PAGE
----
Yellow-bellied marmot is a species of small- to medium-sized rodents inhabiting the mountainous regions of southwestern Canada and the western United States, including Mount Rainier, Sierra Nevada, and the Rocky Mountains. Found at an elevation of about 6,500 ft, the marmots dig burrows in the ground where they live in colonies.
|Scientific Name||Marmota flaviventris|
|Other Names||Rock Chuck|
|Weight||Males: 3-5 kg
Females: 1.6-4 kg
|Color||Brown coat with yellow belly, white patch between the eyes, reddish-brown tail, white muzzle, a black nose|
|Distribution||Alberta, British Columbia (Canada); Colorado, California, Idaho, Nevada, Montana, Oregon, New Mexico, Washington, Wyoming, South Dakota|
|Habitat||Steppes, meadows, valleys, talus fields, other open habitats; sometimes on the edge of coniferous or deciduous forests|
|Sounds /Call||Whistle, scream, tooth chatter|
|Diet||Grass, grains, flowers, leaves, fruit, legumes, grasshoppers|
|Number of Offspring||3-5|
|Breeding Season||May – June|
|Gestation Period||Around 1 month|
|Predators||Wolves, foxes, dogs, coyotes, eagles|
|Conservation Status||Least Concern|
The diurnal animal stays in colonies comprising 10 to 20 individuals with one alpha male. It spends most of the time in burrows where it hibernates for about eight months, usually occurring from September to May. It gains weight in autumn to attain the threshold limit since 50% of its body weight is lost while hibernating. Although it can climb trees, the animal is mostly terrestrial by nature.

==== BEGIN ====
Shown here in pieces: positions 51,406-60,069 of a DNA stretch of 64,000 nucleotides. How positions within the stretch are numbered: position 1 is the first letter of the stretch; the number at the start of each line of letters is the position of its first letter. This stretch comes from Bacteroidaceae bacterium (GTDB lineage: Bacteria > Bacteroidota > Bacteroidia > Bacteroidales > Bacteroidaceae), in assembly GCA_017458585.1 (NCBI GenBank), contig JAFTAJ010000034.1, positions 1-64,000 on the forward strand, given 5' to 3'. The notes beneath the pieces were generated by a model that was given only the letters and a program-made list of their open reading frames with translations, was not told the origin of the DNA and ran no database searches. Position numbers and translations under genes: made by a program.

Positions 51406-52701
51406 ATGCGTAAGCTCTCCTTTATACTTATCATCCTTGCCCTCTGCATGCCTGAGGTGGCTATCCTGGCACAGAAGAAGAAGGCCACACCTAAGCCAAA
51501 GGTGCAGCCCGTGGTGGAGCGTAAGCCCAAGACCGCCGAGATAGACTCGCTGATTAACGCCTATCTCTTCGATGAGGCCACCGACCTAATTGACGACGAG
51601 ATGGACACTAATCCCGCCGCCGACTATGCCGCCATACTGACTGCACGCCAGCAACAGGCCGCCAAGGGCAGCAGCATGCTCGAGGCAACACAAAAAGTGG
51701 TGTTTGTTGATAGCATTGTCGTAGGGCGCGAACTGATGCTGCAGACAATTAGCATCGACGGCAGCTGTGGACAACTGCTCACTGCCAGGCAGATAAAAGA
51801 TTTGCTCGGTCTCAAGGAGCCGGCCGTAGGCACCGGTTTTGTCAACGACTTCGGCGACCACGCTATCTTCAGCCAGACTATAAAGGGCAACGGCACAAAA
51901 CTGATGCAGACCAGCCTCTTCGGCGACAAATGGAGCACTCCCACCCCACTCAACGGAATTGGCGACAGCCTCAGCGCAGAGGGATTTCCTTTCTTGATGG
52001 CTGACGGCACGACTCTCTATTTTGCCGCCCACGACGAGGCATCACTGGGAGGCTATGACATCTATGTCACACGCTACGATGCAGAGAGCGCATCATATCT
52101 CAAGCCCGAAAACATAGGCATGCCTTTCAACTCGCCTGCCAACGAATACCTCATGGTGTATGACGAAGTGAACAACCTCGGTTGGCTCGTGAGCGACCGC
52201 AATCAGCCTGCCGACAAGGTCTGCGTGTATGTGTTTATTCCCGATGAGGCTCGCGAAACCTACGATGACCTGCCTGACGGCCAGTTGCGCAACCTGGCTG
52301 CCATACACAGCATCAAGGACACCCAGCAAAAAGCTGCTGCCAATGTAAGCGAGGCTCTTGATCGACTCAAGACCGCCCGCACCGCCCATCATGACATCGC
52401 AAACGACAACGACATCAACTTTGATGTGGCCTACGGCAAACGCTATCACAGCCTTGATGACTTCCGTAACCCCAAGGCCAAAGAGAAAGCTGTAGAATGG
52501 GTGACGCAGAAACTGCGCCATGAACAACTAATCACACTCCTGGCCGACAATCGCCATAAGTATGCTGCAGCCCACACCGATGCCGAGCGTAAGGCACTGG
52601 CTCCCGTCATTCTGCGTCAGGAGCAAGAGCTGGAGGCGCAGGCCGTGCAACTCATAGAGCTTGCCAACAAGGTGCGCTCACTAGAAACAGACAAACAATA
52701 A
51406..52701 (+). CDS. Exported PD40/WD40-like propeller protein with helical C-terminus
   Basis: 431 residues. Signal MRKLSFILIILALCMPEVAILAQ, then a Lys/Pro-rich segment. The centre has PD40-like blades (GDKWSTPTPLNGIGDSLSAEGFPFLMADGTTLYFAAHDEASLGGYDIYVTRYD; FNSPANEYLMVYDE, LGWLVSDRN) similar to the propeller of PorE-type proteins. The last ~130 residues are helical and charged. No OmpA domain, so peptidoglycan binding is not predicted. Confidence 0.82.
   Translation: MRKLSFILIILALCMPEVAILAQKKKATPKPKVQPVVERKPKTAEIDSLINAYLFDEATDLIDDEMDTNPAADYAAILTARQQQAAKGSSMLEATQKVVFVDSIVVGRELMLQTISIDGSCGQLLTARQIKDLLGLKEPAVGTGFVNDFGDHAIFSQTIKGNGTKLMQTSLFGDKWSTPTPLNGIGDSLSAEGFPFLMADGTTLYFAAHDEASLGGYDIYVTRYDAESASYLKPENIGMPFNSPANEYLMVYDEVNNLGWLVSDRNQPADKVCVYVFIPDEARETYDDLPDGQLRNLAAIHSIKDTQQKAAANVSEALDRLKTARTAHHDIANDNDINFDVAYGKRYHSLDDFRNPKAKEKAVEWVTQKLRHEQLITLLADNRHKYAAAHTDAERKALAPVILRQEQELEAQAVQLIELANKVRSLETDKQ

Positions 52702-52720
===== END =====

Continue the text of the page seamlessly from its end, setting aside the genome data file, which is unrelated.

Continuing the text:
Male marmots are territorial that mark their burrows with secretions from anal glands. They are hostile towards other male yearlings and adults, which is one of the causes of dispersal of yearlings.
Mating and Reproduction
After emerging from hibernation, each male digs burrows and then searches for its mating partner. Males can mate with 2-3 females at the same time. A female can give birth to 3-5 offspring, out of which only half of the pups can survive to maturity.
Newborn pups weigh about 34 g and measure 110 mm in length. They reach sexual maturity at around two years of age. The female offspring tend to stay in the area near their home while the male offspring leave the area of their birth when they are yearlings and will guard one or more females.
- Since the yellow-bellied marmot does not possess excellent eyesight, it uses its exceptional sense of smell and hearing capability to search for food and evade predators.
- It may act as hosts for fleas or tick responsible for transmitting sylvatic plague, or Rocky Mountain spotted fever.